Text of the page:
A DC native’s path from fighting cancer to walking the runway

Erica Campbell survived stage 4 Hodgkin’s Lymphoma at just 27, but that dark moment eventually steered her toward a now-successful modeling career.

March 28, 2013 is a day etched in the mind of Erica Campbell.

It was the day that the then-27 year old was diagnosed with Stage 4 Hodgkin’s Lymphoma, a cancer of the lymphatic system. What began as a persistent cough, turned out to be a disease that would forever change the course of her life.

Initially, Campbell said, “I was angry. I was sad. I was disappointed in God. I said, ‘Why me?'”

She said her faith got her through the challenges of battling cancer, including surgeries, biopsies, blood transfusions and six months of chemotherapy.

Since her last chemotherapy treatment in September 2013, Campbell said, “I have become a face, a voice for cancer communities all across the country.”

She is an ambassador with the Leukemia and Lymphoma Society and The Lymphoma Research Foundation.

Campbell’s battle with cancer also sparked an interest in becoming a plus size model. She said she’s always loved being in front of the camera, and eventually she did her first runway show for cancer awareness in 2014.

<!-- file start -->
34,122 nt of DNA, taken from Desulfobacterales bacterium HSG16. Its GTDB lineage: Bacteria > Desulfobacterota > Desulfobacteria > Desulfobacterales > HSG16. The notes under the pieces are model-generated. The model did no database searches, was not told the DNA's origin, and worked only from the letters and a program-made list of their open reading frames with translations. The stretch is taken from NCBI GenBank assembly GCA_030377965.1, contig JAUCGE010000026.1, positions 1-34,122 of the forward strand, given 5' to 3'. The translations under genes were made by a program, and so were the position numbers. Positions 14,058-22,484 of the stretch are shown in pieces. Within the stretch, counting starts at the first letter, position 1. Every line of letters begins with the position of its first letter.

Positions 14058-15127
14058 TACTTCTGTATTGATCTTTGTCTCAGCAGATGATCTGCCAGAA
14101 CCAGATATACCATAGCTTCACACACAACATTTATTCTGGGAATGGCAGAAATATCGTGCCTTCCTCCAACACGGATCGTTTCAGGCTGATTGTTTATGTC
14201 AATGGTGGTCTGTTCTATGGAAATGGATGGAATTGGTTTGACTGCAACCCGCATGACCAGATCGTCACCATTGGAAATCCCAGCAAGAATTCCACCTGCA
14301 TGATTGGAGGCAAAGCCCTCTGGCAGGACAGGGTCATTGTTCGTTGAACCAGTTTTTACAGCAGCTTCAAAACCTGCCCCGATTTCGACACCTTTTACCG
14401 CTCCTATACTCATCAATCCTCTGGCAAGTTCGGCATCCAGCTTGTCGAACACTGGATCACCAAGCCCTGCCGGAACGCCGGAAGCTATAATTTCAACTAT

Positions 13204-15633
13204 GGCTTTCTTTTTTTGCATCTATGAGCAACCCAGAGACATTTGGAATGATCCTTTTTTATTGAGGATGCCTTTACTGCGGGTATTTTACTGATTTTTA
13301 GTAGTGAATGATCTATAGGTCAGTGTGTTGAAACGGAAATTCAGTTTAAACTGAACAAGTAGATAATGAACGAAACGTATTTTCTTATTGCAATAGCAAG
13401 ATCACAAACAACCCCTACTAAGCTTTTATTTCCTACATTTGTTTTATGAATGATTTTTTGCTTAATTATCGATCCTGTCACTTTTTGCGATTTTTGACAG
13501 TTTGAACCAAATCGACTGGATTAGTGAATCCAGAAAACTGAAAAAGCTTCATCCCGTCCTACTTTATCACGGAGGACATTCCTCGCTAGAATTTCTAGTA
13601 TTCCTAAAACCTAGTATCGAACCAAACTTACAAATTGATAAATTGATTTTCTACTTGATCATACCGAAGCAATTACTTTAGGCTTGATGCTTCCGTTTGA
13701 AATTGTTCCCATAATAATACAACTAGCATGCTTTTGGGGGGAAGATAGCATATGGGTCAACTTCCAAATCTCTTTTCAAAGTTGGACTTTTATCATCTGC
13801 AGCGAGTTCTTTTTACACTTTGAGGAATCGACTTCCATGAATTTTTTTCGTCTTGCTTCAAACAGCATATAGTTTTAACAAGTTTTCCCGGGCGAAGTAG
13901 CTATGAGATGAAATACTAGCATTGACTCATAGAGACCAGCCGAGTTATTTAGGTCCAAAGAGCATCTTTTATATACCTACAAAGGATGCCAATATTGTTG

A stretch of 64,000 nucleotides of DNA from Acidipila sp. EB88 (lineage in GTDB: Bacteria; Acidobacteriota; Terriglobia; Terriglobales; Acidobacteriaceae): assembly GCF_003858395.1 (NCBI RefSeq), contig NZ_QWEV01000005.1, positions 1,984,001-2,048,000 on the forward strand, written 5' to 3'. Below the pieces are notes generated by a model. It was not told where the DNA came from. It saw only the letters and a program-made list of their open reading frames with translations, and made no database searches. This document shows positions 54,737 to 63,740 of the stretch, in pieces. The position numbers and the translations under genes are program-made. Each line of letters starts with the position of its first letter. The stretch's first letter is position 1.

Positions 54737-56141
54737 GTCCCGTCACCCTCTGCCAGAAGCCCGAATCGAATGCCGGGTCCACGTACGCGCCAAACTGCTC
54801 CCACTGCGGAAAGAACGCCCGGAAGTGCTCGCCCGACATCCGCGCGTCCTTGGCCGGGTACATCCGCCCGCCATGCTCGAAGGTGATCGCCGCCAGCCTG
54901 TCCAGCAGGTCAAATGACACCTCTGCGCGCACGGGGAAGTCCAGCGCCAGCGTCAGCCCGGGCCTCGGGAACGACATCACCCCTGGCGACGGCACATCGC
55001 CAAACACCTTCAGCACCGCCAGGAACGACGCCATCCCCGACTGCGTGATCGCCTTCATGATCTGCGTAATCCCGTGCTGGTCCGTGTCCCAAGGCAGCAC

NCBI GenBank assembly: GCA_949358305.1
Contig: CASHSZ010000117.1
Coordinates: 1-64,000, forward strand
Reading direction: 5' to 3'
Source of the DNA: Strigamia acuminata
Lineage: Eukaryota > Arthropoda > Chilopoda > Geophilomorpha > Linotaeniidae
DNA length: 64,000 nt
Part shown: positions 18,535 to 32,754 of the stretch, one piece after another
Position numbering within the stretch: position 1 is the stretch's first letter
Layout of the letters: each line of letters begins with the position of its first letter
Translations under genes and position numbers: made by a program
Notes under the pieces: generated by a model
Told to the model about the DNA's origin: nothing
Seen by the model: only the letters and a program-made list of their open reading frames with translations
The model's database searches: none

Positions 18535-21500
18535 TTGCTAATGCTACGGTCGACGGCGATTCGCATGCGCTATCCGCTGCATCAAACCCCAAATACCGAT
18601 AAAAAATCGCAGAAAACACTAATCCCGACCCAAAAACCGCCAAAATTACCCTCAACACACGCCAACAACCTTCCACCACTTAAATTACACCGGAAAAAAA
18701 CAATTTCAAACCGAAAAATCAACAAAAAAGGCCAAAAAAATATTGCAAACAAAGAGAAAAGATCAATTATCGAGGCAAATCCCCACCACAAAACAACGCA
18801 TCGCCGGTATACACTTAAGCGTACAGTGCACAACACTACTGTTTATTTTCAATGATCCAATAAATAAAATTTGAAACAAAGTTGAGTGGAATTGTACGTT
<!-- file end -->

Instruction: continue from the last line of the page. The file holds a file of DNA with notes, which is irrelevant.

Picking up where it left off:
After the show, Campbell thought to herself, “I can do this. I’m loving this.” From there she did her homework, met some photographers and got into some modeling groups.

Campbell’s been busy ever since.

She’s walked the runway for D.C. Fashion Week, New York Fashion Week and a host of other events. She also did her first cover of Luxe Magazine in January 2020.

“It’s been a blessing to use my modeling platform to help women and young girls who are facing adversities in their life and it doesn’t have to be cancer,” Campbell said. “To let them know that you too can overcome this. You’re resilient.”

The native Washingtonian is also the author of the book, “I Survived: From Cancer to the Runway.” She’s the founder of a Maryland based movement, “Erica Survived.” The group supports newly diagnosed patients.

Campbell called it, “a safe place where people can have a listening ear.”

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